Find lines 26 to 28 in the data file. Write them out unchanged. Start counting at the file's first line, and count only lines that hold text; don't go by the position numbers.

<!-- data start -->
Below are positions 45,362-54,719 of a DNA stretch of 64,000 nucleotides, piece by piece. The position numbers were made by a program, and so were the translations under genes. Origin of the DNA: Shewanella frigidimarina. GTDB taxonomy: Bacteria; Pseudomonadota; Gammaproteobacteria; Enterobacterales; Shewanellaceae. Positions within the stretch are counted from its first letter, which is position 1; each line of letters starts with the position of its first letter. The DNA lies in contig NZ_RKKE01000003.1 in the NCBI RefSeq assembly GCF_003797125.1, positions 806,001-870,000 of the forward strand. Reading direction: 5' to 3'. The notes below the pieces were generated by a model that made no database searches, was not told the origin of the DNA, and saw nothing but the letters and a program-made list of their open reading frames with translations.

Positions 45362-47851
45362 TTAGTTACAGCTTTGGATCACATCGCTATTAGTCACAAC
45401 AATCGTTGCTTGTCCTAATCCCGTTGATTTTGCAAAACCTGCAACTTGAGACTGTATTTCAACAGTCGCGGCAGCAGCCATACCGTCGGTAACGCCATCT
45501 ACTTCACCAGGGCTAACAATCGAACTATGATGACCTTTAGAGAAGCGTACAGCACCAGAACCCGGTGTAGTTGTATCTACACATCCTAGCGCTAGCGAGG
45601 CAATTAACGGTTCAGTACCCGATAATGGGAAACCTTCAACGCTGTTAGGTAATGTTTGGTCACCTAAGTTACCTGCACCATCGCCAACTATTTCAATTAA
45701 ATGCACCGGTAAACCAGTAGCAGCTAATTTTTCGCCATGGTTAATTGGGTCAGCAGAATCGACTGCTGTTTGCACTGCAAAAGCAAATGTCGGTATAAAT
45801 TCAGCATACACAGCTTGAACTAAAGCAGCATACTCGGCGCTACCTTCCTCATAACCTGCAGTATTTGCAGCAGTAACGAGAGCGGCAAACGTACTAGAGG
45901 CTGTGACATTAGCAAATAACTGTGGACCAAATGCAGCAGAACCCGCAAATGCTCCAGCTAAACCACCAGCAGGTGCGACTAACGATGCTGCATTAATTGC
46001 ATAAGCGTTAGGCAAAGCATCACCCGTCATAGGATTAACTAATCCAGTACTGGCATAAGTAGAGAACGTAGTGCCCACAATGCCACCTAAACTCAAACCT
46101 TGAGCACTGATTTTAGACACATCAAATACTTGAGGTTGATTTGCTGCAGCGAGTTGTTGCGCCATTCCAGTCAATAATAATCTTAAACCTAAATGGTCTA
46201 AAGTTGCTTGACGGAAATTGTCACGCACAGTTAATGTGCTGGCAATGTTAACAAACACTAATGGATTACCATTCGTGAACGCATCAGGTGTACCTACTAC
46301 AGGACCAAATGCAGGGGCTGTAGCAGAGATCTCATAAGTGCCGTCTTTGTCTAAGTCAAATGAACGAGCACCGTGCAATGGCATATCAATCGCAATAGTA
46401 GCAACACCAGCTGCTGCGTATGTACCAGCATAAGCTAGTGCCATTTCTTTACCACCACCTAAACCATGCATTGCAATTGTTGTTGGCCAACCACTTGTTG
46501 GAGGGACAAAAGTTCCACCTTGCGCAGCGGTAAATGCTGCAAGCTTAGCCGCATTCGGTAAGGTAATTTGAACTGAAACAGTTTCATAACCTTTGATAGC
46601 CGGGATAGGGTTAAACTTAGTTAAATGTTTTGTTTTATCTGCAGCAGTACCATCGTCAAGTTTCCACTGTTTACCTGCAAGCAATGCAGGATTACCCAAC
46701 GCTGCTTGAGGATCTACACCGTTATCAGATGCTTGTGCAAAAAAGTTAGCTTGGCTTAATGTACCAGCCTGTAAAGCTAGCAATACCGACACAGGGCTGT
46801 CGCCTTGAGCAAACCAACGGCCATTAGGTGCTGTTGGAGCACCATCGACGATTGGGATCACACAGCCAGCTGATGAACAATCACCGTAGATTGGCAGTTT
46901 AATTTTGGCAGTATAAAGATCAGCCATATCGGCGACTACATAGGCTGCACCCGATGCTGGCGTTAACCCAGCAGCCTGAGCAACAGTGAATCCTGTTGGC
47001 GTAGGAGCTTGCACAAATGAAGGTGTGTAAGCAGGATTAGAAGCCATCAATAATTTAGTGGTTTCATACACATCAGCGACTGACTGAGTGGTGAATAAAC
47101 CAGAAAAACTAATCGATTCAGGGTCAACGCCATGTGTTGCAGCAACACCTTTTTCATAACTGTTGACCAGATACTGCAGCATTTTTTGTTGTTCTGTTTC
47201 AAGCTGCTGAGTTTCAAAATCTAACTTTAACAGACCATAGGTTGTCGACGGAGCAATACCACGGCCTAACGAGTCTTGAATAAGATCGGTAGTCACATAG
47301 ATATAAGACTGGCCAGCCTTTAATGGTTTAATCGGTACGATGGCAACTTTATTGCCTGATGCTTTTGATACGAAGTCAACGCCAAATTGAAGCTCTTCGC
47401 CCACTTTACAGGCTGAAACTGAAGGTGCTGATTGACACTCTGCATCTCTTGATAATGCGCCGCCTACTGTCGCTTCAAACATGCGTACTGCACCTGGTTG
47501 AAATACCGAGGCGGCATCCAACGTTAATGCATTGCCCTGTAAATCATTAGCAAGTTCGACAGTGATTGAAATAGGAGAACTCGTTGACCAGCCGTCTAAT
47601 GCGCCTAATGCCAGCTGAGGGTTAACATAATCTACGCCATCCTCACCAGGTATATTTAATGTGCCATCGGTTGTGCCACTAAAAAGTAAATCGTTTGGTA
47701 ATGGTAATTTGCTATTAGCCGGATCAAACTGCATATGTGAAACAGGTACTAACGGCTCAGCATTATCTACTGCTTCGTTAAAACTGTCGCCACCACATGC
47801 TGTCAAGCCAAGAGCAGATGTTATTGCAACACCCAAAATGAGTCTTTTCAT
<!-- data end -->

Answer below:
47601 GCGCCTAATGCCAGCTGAGGGTTAACATAATCTACGCCATCCTCACCAGGTATATTTAATGTGCCATCGGTTGTGCCACTAAAAAGTAAATCGTTTGGTA
47701 ATGGTAATTTGCTATTAGCCGGATCAAACTGCATATGTGAAACAGGTACTAACGGCTCAGCATTATCTACTGCTTCGTTAAAACTGTCGCCACCACATGC
47801 TGTCAAGCCAAGAGCAGATGTTATTGCAACACCCAAAATGAGTCTTTTCAT